California Gov. Gavin Newsom (D) rejected a call for reparations payment just a week after a committee he created recommended up to $1.2 million for that state’s Black residents.
In 2020, the governor created the Reparations Task Force to investigate the possibility of granting payments to the state’s Black residents.
Following years of discussions and multiple press statements, the panel attempted to calculate the cost of racial discrimination. When the individual factors are added together and adjusted by average age, Black residents could have received $1.2 million each.
The governor told Fox News that the committee’s “findings and recommendations are a milestone in our bipartisan effort to advance justice and promote healing.”
He called this an “important process” and said that the United States should “reconcile our original sin of slavery and understand how that history has shaped our country.”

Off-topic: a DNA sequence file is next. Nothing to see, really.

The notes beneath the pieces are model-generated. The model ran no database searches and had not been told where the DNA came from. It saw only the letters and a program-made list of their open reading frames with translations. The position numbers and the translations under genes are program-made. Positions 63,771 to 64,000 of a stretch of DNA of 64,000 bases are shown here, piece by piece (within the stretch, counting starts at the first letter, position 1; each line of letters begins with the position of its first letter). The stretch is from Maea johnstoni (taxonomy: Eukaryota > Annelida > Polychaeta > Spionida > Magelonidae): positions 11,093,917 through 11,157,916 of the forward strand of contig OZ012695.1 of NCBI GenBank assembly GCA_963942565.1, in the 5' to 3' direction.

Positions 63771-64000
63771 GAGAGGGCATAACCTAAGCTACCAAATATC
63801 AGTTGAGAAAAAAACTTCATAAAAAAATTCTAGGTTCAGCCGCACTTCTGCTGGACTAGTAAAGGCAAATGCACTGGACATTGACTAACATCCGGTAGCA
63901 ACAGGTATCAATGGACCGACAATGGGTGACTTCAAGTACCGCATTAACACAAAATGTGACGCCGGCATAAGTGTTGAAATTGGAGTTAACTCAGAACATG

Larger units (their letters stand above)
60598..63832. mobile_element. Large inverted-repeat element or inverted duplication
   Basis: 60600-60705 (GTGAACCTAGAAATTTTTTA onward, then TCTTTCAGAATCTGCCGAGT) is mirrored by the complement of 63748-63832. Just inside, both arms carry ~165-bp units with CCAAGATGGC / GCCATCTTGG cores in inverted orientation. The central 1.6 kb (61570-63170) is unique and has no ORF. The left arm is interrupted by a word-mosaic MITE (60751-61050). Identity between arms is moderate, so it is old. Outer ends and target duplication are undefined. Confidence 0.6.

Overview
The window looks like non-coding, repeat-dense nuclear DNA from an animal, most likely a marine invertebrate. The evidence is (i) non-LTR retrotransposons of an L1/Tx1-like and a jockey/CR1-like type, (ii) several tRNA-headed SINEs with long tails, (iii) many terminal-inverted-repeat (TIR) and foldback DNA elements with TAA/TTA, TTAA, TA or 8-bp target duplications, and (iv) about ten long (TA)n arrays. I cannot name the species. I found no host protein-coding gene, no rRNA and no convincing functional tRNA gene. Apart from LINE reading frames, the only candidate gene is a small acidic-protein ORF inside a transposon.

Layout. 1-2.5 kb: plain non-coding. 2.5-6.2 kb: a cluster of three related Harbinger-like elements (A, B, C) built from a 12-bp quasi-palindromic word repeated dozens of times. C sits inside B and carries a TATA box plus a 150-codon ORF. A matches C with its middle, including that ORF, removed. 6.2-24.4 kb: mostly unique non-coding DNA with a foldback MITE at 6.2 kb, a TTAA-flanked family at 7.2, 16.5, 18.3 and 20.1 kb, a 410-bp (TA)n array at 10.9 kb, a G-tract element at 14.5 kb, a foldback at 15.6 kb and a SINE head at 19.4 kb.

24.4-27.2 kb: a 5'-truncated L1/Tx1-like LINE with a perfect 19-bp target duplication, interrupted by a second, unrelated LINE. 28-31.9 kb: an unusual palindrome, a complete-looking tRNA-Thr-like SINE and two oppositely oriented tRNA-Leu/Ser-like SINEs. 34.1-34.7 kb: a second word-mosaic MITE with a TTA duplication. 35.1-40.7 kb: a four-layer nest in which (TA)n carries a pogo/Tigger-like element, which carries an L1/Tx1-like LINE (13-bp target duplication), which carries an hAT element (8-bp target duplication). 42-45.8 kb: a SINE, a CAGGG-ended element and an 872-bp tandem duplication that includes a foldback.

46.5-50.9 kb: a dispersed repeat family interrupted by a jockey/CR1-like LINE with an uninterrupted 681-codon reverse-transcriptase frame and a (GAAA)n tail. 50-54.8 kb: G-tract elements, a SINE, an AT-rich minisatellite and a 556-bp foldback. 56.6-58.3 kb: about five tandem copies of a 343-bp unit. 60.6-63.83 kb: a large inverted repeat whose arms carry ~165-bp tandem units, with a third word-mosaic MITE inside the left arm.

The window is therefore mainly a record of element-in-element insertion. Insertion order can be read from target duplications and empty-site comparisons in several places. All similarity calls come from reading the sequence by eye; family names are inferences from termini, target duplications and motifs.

While the governor said that he would work to “advance systemic changes that ensure an inclusive and equitable future for all Californians,” he declined to back the direct cash payment.
— New York Post (@nypost) May 10, 2023
The governor said that addressing past racism “is about much more than cash payments.”
He said that the state would expand the ability to vote, “address hate,” enact “sweeping law enforcement and justice reforms” and more.
“This work must continue,” he said.
Newsom said that after the task force submits its final report, he will work with the state legislature to “advance systemic changes that ensure an inclusive and equitable future for all Californians.”
Newsom’s comments also come after a contentious public hearing in which some activists called for up to $200 million in reparations payment per person.
One activist told the panel that “you’re supposed to say what the people want and hear from the people.”
“Tell Governor Newsom we’re coming,” he said.
Separately, San Francisco is weighing a $5 million payment to Black residents in reparations. This has led to criticism from conservatives, who believe that the bill for the payments could be passed to the rest of the country.